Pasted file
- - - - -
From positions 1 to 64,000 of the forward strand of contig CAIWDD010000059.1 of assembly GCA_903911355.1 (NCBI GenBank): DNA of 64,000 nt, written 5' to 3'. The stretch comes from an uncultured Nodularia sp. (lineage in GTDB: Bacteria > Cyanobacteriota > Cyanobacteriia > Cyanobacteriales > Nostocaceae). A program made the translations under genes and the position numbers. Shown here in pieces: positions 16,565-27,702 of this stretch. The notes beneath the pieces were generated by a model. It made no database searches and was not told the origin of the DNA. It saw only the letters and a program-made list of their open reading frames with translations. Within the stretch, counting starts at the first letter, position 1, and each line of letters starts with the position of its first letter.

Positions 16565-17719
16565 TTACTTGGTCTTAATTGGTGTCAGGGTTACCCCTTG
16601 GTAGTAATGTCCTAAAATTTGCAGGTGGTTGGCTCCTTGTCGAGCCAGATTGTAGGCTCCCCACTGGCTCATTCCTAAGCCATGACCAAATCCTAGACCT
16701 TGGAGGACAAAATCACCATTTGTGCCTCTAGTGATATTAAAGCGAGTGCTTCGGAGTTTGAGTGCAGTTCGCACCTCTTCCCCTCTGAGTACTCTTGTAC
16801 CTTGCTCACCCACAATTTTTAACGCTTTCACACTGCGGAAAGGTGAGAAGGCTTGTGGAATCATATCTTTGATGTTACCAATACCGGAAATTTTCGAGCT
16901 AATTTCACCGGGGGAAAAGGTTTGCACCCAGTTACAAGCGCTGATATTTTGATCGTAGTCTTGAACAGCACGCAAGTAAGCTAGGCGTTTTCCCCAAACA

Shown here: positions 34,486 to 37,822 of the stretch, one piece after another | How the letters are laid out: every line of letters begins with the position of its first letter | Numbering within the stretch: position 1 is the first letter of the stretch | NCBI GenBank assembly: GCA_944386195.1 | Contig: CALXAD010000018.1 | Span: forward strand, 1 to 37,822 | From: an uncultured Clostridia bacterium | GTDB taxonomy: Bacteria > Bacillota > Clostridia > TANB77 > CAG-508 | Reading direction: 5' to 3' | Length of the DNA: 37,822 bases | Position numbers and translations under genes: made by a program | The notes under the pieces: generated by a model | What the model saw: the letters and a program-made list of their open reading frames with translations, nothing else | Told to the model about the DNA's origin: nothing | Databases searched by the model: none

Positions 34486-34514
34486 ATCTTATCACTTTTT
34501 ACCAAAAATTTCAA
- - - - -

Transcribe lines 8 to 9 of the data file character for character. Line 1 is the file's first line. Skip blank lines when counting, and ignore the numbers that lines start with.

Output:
Shown here: positions 34,486 to 37,822 of the stretch, one piece after another | How the letters are laid out: every line of letters begins with the position of its first letter | Numbering within the stretch: position 1 is the first letter of the stretch | NCBI GenBank assembly: GCA_944386195.1 | Contig: CALXAD010000018.1 | Span: forward strand, 1 to 37,822 | From: an uncultured Clostridia bacterium | GTDB taxonomy: Bacteria > Bacillota > Clostridia > TANB77 > CAG-508 | Reading direction: 5' to 3' | Length of the DNA: 37,822 bases | Position numbers and translations under genes: made by a program | The notes under the pieces: generated by a model | What the model saw: the letters and a program-made list of their open reading frames with translations, nothing else | Told to the model about the DNA's origin: nothing | Databases searched by the model: none

Positions 34486-34514